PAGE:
Clinical epidemiological analysis of burns in the elderly

Dr Jason Diab1, Ms  Rebecca Lebler1, Dr Andrea Issler-Fisher1 , Ms Christine Parker1, Prof Peter Kennedy1, Prof Peter Haertsch1, Dr Justine O’Hara1, Professor Peter Maitz1

1Concord Hospital, Concord, Australia



Burns in the elderly pose challenges to management where they are not only at risk of physiological changes associated with ageing, but the additional comorbidities predispose them to multi organ failure. These factors are often associated with a trauma and indirectly a thermal injury that lead to higher morbidity and mortality. Although this represents a small percentage of burns admissions, their length of stay and mortality are often complicated by other factors and require holistic care.


A retrospective audit was conducted at Concord Burns Unit from June 2016 to June 2019 at the Concord Repatriation General Hospital. The study group included all adult patients over the age of 65 years whom were admitted to the unit. The aim of this study is to provide an understanding of the clinical characteristics of elderly patients whom presented with burns. The secondary objective is to provide educational awareness about holistic care for nursing, medical and patient education to this cohort. Demographic and clinical data extracted included age, gender, ethnicity, total body surface area (TBSA), burn etiology, status at discharge, hospital admission duration, and burn intensive care unit length of stay (LOS). Differences were analysed using the student’s t-test for continuous variables and Chi-Square test for categorical variables.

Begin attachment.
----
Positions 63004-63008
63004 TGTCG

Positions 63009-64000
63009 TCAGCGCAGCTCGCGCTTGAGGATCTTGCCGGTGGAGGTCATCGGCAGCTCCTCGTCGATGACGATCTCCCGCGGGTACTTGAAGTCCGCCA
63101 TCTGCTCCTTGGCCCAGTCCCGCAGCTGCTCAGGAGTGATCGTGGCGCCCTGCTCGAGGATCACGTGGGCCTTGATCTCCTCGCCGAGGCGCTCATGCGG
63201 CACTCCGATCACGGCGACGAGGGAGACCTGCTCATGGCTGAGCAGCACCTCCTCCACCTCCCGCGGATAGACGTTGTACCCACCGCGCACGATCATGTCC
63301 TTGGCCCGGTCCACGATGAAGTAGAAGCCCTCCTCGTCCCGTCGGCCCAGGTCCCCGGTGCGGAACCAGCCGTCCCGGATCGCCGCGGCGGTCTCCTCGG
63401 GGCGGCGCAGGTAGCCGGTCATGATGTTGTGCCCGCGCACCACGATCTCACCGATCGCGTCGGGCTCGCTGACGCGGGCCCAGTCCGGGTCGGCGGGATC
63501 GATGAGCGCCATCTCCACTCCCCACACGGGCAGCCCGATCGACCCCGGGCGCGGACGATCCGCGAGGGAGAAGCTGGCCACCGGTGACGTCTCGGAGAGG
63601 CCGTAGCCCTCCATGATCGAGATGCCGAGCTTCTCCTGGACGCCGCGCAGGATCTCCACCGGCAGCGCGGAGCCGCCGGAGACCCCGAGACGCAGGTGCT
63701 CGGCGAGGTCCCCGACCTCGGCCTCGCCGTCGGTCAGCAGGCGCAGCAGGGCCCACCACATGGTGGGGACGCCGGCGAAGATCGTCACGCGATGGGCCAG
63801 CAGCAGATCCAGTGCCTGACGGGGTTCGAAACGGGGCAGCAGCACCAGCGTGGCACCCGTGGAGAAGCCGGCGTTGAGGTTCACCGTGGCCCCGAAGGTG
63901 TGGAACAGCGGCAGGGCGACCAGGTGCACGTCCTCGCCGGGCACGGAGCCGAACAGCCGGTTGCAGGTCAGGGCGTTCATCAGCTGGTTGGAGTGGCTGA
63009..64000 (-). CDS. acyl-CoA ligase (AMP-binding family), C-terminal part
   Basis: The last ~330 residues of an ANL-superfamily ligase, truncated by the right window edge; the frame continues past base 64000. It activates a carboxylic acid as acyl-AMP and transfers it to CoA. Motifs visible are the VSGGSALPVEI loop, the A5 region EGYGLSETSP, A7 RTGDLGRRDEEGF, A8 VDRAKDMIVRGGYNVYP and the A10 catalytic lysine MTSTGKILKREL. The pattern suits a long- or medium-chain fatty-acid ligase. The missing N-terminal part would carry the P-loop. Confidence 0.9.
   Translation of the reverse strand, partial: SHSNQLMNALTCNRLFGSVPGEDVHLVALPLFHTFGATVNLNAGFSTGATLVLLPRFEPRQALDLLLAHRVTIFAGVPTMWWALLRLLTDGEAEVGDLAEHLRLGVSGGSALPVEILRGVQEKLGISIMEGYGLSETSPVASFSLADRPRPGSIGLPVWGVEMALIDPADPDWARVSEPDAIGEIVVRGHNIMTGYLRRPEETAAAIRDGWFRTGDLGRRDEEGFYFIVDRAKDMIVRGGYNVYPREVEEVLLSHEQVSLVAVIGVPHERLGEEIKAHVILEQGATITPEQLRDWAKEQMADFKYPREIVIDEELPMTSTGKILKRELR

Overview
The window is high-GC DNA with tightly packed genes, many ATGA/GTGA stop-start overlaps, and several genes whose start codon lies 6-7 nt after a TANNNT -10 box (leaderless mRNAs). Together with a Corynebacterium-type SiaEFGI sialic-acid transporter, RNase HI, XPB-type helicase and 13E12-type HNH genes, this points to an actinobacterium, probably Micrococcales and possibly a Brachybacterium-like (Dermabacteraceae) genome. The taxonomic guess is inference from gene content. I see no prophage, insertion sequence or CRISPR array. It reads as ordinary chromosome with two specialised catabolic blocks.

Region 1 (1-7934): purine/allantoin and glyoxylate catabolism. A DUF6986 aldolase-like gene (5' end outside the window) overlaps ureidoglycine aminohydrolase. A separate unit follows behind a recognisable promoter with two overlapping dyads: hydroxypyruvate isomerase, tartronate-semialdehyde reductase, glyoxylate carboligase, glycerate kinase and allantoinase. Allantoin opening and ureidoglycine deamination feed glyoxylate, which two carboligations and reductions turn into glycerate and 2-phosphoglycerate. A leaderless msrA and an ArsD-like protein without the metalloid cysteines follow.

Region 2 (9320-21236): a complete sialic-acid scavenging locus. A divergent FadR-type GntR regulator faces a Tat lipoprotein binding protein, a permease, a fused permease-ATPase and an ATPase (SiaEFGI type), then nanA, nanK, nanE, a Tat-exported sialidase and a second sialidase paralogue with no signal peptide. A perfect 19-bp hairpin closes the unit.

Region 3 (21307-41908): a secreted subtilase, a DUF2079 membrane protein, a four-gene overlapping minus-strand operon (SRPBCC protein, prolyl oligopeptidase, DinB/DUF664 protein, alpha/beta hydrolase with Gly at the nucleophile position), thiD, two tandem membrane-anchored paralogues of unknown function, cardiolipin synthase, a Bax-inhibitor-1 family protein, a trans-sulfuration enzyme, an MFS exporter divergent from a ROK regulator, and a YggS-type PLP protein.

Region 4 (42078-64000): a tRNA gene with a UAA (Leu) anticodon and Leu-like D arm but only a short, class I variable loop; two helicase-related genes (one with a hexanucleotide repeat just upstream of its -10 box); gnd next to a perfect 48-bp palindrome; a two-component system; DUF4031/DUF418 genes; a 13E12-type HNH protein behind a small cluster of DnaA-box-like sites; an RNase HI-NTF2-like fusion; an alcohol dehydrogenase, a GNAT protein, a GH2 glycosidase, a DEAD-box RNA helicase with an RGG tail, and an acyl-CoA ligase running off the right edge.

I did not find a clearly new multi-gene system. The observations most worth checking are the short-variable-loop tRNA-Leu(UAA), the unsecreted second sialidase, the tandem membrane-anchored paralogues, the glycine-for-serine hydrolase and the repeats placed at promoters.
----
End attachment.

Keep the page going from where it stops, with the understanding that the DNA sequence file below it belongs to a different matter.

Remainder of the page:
There were 143 patients aged over 65 years whom were admitted to the concord burns unit with 60.8% men. The average age was 76.5 years (+/- 8.52 years)with a median TBSA of 3.00% [0.25 – 45%]. The most common season affected was winter (36.4%). The most common mechanism of injury was scald (52.4%), followed by flame (31.5%) with the lower limbs being most affected (37.8%). Overall, there was inadequate first aid amongst all patients (54.5%). There is a mean statistical difference amongst men and women for mechanism of injury (t=-2.721, p=0.007), age (t=-2.949, p=0.004), seasons (t=2.701, p=0.008), and discharge destination (t=-2.261, p=0.025).


Although trauma is one of the leading causes of death in the elderly, thermal injury is one of the principal mechanisms of injury. Education regarding prevention strategies and first aid treatment should be implemented to decrease morbidity and mortality.


Jason is a SRMO at Concord Burns Unit with an interest in public health epidemiology of burns and reconstructive surgery.

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